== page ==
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How do you say cathedral in that language?

A discussion of the peculiarities of languages and the differences between them.

Postby Garzo » Wed Mar 30, 2005 9:19 am

That's a double whatsit!

The word church (and kyrka) comes from the Greek κυριου οικος (kyriou oikos), meaning Lord's house, or κυριακος (kyriakos), meaning 'dominical'.

If the former version is taken, the addition of a Latin 'domus' seems repetitious. It is interesting that such a domestic word is used to describe large churches.

-- Garzo.
"Poetry is that which gets lost in translation" — Robert Frost
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Postby astrokatastro » Wed Mar 30, 2005 12:03 pm

in Greek is καθεδρικός ναος. it reminds me the two word kathisma καθισμα and edra εδρα.i think it is the episkpikos naos opoy leitoyrgei o episkophs. arcbishop church.
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Postby Brazilian dude » Wed Mar 30, 2005 12:11 pm

i think it is the episkpikos naos opoy leitoyrgei o episkophs. arcbishop church.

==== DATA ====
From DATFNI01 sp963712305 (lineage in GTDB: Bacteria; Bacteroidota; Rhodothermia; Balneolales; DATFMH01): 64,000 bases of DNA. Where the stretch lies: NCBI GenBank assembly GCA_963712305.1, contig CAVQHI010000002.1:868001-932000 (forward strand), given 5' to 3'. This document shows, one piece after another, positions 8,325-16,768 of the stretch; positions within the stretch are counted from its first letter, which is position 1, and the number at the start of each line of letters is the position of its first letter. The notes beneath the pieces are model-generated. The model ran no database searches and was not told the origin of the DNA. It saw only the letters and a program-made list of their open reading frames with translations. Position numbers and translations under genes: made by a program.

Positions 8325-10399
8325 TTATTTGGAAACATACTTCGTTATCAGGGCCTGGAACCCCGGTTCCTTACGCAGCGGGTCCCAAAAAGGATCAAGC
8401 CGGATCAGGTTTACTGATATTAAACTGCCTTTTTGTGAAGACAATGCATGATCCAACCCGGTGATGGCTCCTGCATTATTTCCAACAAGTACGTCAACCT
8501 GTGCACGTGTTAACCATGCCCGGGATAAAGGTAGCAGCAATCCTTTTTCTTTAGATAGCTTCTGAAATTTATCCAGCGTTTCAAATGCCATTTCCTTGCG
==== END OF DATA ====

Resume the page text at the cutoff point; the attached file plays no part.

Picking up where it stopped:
Your English is sometimes inscrutable. Is that also Greek? You remind me of the father in the Greek wedding. Everything comes from Greek, just give me a word and I'll tell you how it comes from Greek. :D

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Last edited by Brazilian dude on Thu Mar 31, 2005 4:36 pm, edited 1 time in total.
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Postby tcward » Wed Mar 30, 2005 6:17 pm

anders wrote:The normal word for our cathedrals is domkyrka. Kyrka is, rather transparently, 'church'. The dom- part is more obscure, but is generally thought to be derived from Latin domus 'house' (Gk dómos, Skt dámaH).


Interesting. One often hears the word "church-house" in these parts. I don't know if that's a Southernism or if it can be found in general English-speaking territories...

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Postby Apoclima » Thu Mar 31, 2005 2:33 am

astrokatastro:
καθεδρικός ναος